by Nile Fortner
In the late 70’s and 80’s, WWF (now WWE) superstar Andre Roussimoff, better known as Andre the Giant, was a professional wrestling superstar. Many people already knew that the story-lines in TV wrestling were fake and some people had a hard time accepting the truth that Andre stood seven feet tall and weighed 500 pounds, a behemoth of a man.
Andre was nicknamed “The Eighth Wonder of the World” and a “Larger than Life Existence”. HBO’s Andre the Giant documentary is a larger than life documentary that does a good job of showing the career, influence, ups-and-downs that Andre dealt with in his inspirational lifetime.
Whether you’re a wrestling fan runnin’ wild, brother or you simply want to know more about Andre, this documentary has something for you. This inside look shows a journey of Andre’s beginning to his glory years and everything in between.
I loved seeing the evolution of Andre to a small town boy into the worldwide phenomenon that he became. One thing I really enjoyed seeing was all the rare footage they acquired for this documentary.
They show young footage of Andre looking like a skinny kid training in the ring. As someone who grew up being a WWE and wrestling fan, I didn’t even know that footage existed. We’ve had old footage of Andre before, but nothing that I can remember that goes that far back. That footage shows Andre doing moves that we did not see in WWE. For instance, for a big guy, we see Andre doing dropkicks and moving around that ring like a tank with a Ferrari engine.
The documentary also got interviews with Andre’s family and showed the small northern French country-side village where Andre grew up. We get this feeling of Andre being a small village boy going places and “being somebody” that we’ve seen in so many movies. However, the HBO documentary focuses a lot on the people who grew up around Andre instead of Andre himself. I like this because it gives his family and friends a moment to shine and talk about Andre from a different point of view.
WWE Hall of Famers and current WWE superstars like Ric Flair, Vince McMahon, Hulk Hogan, Shane McMahon, and Jerry Lawler all give good interviews and discuss the impact Andre had.
They all discuss his rise to fame in the wrestling business and they really humanize the big guy. For instance, WWE Hall of Famer Hulk Hogan says, “He told people in the back he was tired of people making fun of him. It hurts his feelings, and for a big guy he could get a little sensitive.” Andre went through a lot of pain physically and mentally. As chairman and CEO of WWE Vince McMahon says, “Andre knew he wasn’t going to live very long,” because Andre suffered from acromegaly (a disorder that produces too much growth hormone) which would explain his huge size.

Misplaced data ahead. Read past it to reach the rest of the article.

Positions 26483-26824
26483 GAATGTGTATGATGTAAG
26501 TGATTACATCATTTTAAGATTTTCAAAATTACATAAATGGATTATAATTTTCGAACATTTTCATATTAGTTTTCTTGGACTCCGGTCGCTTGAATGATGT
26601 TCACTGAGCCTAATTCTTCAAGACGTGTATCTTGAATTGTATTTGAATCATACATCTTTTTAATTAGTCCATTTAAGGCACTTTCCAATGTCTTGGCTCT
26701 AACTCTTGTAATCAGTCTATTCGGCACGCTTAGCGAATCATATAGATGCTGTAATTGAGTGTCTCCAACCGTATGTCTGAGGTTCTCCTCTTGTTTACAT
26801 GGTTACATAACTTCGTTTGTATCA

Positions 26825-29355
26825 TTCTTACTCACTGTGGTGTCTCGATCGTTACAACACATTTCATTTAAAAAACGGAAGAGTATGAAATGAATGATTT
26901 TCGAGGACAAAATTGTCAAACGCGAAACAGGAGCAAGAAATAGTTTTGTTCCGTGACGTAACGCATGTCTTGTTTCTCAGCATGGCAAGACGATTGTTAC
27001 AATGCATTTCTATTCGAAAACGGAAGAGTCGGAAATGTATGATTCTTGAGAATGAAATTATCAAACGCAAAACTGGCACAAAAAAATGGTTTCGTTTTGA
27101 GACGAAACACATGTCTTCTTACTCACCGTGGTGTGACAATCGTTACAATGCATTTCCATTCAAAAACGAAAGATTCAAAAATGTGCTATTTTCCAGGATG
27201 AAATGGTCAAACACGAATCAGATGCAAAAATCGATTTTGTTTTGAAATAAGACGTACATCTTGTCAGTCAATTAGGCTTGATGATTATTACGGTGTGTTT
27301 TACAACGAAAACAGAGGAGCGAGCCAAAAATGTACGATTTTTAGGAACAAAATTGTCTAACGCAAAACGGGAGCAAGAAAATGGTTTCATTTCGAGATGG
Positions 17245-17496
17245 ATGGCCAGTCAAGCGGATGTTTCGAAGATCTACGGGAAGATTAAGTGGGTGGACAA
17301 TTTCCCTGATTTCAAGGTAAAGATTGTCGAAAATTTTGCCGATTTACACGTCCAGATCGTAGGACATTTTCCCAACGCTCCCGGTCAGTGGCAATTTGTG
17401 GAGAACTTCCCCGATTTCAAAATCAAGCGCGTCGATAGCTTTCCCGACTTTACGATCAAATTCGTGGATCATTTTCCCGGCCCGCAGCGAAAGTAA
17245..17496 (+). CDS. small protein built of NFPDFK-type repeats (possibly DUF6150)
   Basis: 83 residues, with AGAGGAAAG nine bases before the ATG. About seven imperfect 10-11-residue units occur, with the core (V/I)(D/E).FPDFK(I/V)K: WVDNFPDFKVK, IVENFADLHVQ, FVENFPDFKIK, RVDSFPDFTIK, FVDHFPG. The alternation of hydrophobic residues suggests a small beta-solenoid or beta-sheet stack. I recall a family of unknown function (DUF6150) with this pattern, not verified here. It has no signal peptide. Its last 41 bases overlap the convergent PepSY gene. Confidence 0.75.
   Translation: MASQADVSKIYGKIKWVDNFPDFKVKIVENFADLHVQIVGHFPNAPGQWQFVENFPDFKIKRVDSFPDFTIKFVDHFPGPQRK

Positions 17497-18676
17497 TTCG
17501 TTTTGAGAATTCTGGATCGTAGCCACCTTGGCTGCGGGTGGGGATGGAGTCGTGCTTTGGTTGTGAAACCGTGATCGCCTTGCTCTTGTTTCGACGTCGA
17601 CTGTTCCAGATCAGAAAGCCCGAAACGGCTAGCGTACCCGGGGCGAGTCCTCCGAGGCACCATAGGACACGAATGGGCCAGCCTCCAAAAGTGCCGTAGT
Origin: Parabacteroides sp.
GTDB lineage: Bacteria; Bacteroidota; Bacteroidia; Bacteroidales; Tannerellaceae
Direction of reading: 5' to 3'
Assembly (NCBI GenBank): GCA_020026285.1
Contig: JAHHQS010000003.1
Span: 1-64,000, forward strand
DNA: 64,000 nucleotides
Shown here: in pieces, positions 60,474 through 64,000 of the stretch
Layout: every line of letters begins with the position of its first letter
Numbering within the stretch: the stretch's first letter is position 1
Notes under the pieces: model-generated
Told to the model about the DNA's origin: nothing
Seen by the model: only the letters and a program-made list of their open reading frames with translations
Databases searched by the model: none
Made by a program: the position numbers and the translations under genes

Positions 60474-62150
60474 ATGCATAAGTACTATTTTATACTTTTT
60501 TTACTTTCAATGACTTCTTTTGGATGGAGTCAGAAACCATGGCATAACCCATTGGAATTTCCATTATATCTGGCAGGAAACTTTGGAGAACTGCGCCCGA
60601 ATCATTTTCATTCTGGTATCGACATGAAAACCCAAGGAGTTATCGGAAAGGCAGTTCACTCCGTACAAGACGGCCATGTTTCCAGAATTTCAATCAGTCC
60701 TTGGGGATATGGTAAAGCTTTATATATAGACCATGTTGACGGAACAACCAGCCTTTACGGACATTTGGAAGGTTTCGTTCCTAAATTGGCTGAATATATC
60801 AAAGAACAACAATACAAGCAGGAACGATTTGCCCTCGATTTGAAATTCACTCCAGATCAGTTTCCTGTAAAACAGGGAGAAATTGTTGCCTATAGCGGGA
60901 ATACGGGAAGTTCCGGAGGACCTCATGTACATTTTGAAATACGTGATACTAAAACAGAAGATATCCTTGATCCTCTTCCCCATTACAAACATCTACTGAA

Even though Andre had hopes of being somebody, Andre spent a lot of time traveling the world and being uncomfortable. The documentary touches upon how flying on an airplane is hard for Andre. If flying on an airplane is uncomfortable for a majority of average sized people, I could only imagine how difficult it was for a 7-foot 500-pound man. Hogan mentions that the airplane bathrooms were too small and Andre had to pee in buckets during a 14-hour flight. It seems that Andre wanted the best of both worlds when it came to be a worldwide sensation and a quiet country life.
Moreover, this documentary actually plays out like a movie, because it introduces the viewers to three acts. Act one introducing Andre as a young man in a little country town. Act two humanizing Andre, with Ric Flair calling him a ladies man and everyone showing love for him. Act three, the big battle at WrestleMania three against Hulk Hogan and Andre’s passing.
The third act showing the battle of the big men, Hogan and Andre, was well done. I was expecting them just to do a run and play-by-play of the historic match. Instead, they give a ton of information and footage of what went into creating and hyping up that WrestleMania match.
I do wish we would have gotten a little bit more of Andre the person and his family, instead of putting all the spotlight on his wrestling career and his WrestleMania three match with Hogan. There are other documentaries out there about the wrestling career of Andre. This one did separate itself from the others by digging into the early footage, interviewing family, and really showing us who Andre the Giant was. But it feels like it relied a lot on the wrestling because it wants to bring in that guaranteed audience and fan base.
The HBO documentary does show and discuss the not so pleasant moments in Andre’s life, for example, they discuss his drinking problem. According to Rob Reiner, who shows up in this documentary, Andre drank 20 bottles of wine on a film set. Ric Flair also discusses this and according to Flair, “Andre drank 106 bottles in one night.” I don’t know how true that is, it seems a little sketchy. However, it added a little bit of fun until it was later revealed he did having a drinking problem.
Overall, HBO’s documentary on Andre the Giant is a slobber knocker. Watching this I did get a better understanding of Andre and his legacy. We get some great footage and a good look at the big man’s wrestling life. I just wish we would have gotten a little bit more of his earlier years in the small French village and upbringing. That way this documentary truly stands out like no other. I believe HBO’s Andre the Giant earns a…
3.5 out of 5 Hairpieces!